How might a longtime Batman comics reader in 1966 have reacted to Burgess Meredith's portrayal of the Penguin? That's the question our friend Kyle hit on a few months ago, and in this episode he joins us to read pre-'66 Batman comics to compare how similar Meredith's Penguin was to the character in stories by Bob Kane, Bill Finger, Sheldon Moldoff, France Herron, and the like. How similar are the two versions, and where are they different?
http://tothebatpoles.libsyn.com/124-pen ... n-meredith
Penguin's first appearance - 1941
Penguin - 1942
Penguin - 1943
Penguin - 1945
Penguin - 1946
Penguin - 1951
Penguin - 1965
I think Meredith's Penguin was an upgrade from the comic version, as his motives, along with Meredith's range as a performer gave the Penguin a very manipulative edge, arguably a more sinister personality, especially in his early arcs. I never bought his Golden Age version as a major villain, but more of one of those annoying, pest-like characters so common in Golden Age comics.
If anything, TV Penguin elevated the character's pop cultural status to the point where he would become a villain adapted almost as much as the Joker in nearly every live action and animated production starting with Filmaton 1n '68. Although each adapted version was not a carbon copy of Meredith (especially Danny DeVito's interpretation), there's always a trace of the '66 villain's arrogant, scheming personality that was simply not to be found pre-Silver Age.
Regarding Dozier and Semple's use of vintage comics in addition to contemporary ones as the basis for TV episodes, at least part of the story lies in Batman #176 (December 1965), an all-reprint issue focused on costumed supervillains. It included "The Joker's Utility Belt" (originally published in 1952), "The Ice Crimes of Mr. Zero" (the 1959 story that inspired Mr. Freeze), and stories featuring Penguin and Catwoman (among others).
That issue and other comics that inspired TV stories are discussed at greater Iength in this board thread: Another comic story that's the basis of a Batman 66 episode.
As to Penguin's comics gimmick of using trained birds to commit crimes, there's no doubt that'd be tough to make work in live action. Catwoman had a similar habit of using kitties (and bigger cats) in her heists. They kept a little of that in her initial TV appearance (the lady or the tiger bit, Robin over the tiger cage) but ditched it in her later adventures.
One other thing worth mentioning: Supposedly the character of The Penguin was inspired by the advertising mascot for Kool cigarettes:
Check out this YouTube clip of the mascot character's animated debut.
Right, that was something I had meant to bring up in the podcast but didn't get to it. Wikipedia says that that was Bob Kane's explanation, but "Co-creator Bill Finger thought that the image of high-society gentlemen in tuxedos was reminiscent of emperor penguins." Not necessarily mutually exclusive explanations....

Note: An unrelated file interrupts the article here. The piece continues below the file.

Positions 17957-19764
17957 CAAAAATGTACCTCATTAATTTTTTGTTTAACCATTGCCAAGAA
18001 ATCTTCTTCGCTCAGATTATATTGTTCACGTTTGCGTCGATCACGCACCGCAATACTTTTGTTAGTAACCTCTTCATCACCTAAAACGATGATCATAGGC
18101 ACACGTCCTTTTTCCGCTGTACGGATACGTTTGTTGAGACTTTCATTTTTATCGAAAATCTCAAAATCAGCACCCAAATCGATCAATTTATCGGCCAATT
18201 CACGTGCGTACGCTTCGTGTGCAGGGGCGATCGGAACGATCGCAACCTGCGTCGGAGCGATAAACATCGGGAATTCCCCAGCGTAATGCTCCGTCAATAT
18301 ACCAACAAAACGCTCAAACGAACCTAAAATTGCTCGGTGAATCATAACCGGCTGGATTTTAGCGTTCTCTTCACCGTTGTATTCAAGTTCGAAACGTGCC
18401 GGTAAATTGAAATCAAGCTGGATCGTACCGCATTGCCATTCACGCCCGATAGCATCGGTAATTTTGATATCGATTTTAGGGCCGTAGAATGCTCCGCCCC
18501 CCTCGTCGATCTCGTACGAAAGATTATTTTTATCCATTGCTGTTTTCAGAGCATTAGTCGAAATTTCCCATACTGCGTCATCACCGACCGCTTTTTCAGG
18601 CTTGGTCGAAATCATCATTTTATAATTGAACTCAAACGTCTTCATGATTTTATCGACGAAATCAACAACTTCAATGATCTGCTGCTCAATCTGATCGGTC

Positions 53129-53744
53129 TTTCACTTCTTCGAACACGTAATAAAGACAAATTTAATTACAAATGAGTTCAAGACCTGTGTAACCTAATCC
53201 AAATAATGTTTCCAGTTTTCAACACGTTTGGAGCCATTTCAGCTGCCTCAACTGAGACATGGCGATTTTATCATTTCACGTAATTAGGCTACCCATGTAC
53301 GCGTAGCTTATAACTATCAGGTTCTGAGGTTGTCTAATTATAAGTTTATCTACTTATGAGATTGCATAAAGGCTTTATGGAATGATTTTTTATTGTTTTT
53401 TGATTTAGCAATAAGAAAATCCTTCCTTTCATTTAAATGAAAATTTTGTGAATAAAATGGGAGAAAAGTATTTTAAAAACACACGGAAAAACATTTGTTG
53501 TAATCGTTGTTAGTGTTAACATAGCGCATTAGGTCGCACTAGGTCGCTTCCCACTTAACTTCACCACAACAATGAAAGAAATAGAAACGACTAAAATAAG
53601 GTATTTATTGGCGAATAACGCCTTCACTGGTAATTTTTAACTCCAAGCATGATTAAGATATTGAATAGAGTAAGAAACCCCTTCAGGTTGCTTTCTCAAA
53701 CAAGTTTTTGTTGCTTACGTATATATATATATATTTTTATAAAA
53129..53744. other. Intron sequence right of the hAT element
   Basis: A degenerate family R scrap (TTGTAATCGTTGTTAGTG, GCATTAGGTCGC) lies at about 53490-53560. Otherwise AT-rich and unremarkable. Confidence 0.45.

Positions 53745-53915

The green guy is Joe Crow. In Batman 11 (1942), Penguin teamed with Joe Crow, Buzzard Benny, and Canary in a "honest casino" story.Who's the green-faced guy in the 1942 panel?
I have to admit, being totally serious, as a childhood asthmatic, I was scared by Penguin smoking incessantly. It wasn't until later I learned most of the actors were doing it IRL, especially Gorshin, unfortunately.
My hobbies include gazing at the Siren and doing her bidding, evil or otherwise.
'She had a devastating, hypnotic effect on all the men.'--A schoolmate describing Joan Collins at age 17
http://www.mikesamazingworld.com/mikes/ ... micid=3682
I want to go at your analysis from the opposite, mirror direction. I first discovered Batman and his rogues watching reruns of the 1960s show in 1976, Penguin was the villain I found closest to his TV show image. That would have been in a David V. Reed two-parter in Batman 287-288. Admittedly, Reed's was the most light-hearted Batman of the Bronze Age. I also can see Englehart's Malay Penguin working as a TV show episode.
Next to Penguin, in the bronze age, I found Joker to be closest to his TV counterpart. While the Joker in the comics was certainly more murderous, in my two favorite bronze age issues, the Joker makes fish have his face and in the other one he straps his enemies to giant rocket candles on his birthday cake. The difference : in the comics everyone thinks these are crazy plots that don't make any sense. As Batman said, "The Joker's insane schemes make sense to him alone." On the TV show, every Gotham City citizen would have thought his plots made perfect sense.
The villain who was the most different was Riddler. I didn't like how much more calm and subdued he was in the comics after being wowed by Frank Gorshin's manic performance. The Riddler on Power Records Batman story was more Gorshin.
The "Four Birds of a Feather" Batman story from Batman 11 was later adapted into a Whitman Giant Comics to Color. I don't know why Whitman did a new adaptation and didn't just reprint actual comic book stories.
https://www.amazon.com/Batman-Robin-Bat ... B001KTQTJG
I want to go at your analysis from the opposite, mirror direction. I first discovered Batman and his rogues watching reruns of the 1960s show in 1976,
Great thought. The TV show certainly had it's influence on the characters and Riddler is a great example.The villain who was the most different was Riddler.